The law and religious tests

If Teri Grimwood (“Not a religious test,” Letters, Thursday) and Edd Doerr (“Church, state and JFK,” Letters, May 5) are not suggesting a religious test for public office, what are they doing when they state that since the five justices voted in a manner which agrees with the doctrines of the Catholic Church? The Catholic Church also decrees that it is a sin to steal or murder. Would their reasoning then be that no law prohibiting those acts can be upheld by the justices? Apparently the only rulings that would be acceptable to Mr. Doerr and Mrs. Grimwood would be those which are antithetical to the Catholic religion.

As for overturning precedent, I believe that is what abolishing slavery and reversing segregation did.

Since most civil law has its foundation in the moral law, do they mean that only those laws without a moral component are within the purview of the justices? What would those laws be?For example, not assassination (“Thou shalt not kill”) or perjury (“Thou shalt not bear false witness”). Not the business of any court.



The amnesty game

In the article “Senate working on immigration reform plan,” (Web site, Saturday) many details were omitted. It should have been titled “Congress attempting to speed amnesty bill past American citizens in last-ditch effort.”

Congress is attempting to pass a “Hail Mary” amnesty bill as fast as it can be thrown over the heads of the American people, dodging scrutiny, and into the end zone where the greedy open hands of pro-illegal activists and the U.S. Chamber of Commerce await its delivery.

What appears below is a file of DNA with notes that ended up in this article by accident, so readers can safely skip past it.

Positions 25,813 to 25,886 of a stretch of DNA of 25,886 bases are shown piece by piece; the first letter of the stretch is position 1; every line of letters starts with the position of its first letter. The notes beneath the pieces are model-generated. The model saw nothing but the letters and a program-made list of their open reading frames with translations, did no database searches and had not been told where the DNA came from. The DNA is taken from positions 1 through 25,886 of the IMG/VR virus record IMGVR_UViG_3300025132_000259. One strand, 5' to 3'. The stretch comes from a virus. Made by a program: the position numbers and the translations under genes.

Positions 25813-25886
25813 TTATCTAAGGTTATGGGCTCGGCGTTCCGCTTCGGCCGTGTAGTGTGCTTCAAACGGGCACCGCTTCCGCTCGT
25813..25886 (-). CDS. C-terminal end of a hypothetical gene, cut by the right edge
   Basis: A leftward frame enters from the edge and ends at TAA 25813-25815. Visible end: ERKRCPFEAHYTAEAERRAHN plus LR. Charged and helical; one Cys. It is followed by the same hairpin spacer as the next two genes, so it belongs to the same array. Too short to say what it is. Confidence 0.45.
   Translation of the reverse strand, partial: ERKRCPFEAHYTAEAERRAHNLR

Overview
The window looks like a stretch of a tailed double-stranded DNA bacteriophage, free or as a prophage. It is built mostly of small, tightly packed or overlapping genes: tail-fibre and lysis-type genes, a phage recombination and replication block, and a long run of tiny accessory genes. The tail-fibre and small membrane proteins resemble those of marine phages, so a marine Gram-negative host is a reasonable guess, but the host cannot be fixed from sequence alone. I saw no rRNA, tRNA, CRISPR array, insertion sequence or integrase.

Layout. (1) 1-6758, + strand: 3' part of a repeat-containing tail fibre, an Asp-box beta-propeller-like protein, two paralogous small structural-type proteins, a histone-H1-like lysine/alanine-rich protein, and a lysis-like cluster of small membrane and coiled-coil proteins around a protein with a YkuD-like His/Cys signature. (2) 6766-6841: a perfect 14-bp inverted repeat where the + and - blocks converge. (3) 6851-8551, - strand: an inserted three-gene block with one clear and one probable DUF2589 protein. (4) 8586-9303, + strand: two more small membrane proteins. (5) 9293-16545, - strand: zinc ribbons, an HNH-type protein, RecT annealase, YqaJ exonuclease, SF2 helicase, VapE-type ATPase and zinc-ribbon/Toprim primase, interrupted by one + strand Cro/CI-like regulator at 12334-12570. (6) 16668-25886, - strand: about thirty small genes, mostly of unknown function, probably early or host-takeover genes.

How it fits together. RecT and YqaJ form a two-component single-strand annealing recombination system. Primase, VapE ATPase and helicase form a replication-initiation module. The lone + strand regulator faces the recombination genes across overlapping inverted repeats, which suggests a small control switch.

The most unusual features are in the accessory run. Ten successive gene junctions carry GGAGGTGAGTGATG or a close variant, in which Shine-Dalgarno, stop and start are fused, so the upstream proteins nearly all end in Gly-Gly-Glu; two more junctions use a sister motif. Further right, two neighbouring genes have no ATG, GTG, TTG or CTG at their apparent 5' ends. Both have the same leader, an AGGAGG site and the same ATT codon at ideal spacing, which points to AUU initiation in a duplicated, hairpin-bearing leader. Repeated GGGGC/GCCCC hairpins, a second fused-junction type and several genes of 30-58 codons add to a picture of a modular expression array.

What is in the amnesty “bomb” they are about to drop this week that is so offensive it must be rushed through Congress before the American people have the opportunity to analyze, understand and provide feedback to their congressmen?

Congress and the president are sidestepping the fact that enforcement of existing law has never been tried. Secured borders, fines levied against employers, asset seizure and the disallowing of taxpayer-subsidized benefits would encourage self-deportation. Instead, Congress wants to pass new laws to circumvent existing law. No congressional hearings have been held to determine why abuse of our borders and of taxpaying American citizens has been permitted by the executive branch. Indeed, we have seen the results of the president’s failure to protect American citizens in the thwarted Fort Dix terror plot.

The amnesty game is being played against the interests of American people by Congress and the president and for the sole benefit of business and the compensation of lawbreakers with legalization. Congressional amnesty proposals allow people who have illegally entered our country through porous borders and their enablers in the business community to escape consequences for breaking U.S. law. Amnesty rewards illegal aliens with the ability to remain in the United States and find employment and eventual citizenship — which they broke our laws to attain. Americans will pick up the multitrillion-dollar tab and suffer the environmental consequences of overpopulation.

The “Hail Mary” amnesty bill makes one wonder if 2008 might be a good year to purge Congress of those we dare not trust to represent the American citizen any longer.


Coeur d’Alene, Idaho

Copyright © 2018 The Washington Times, LLC. Click here for reprint permission.

The Washington Times Comment Policy

The Washington Times welcomes your comments on Spot.im, our third-party provider. Please read our Comment Policy before commenting.


Click to Read More and View Comments

Click to Hide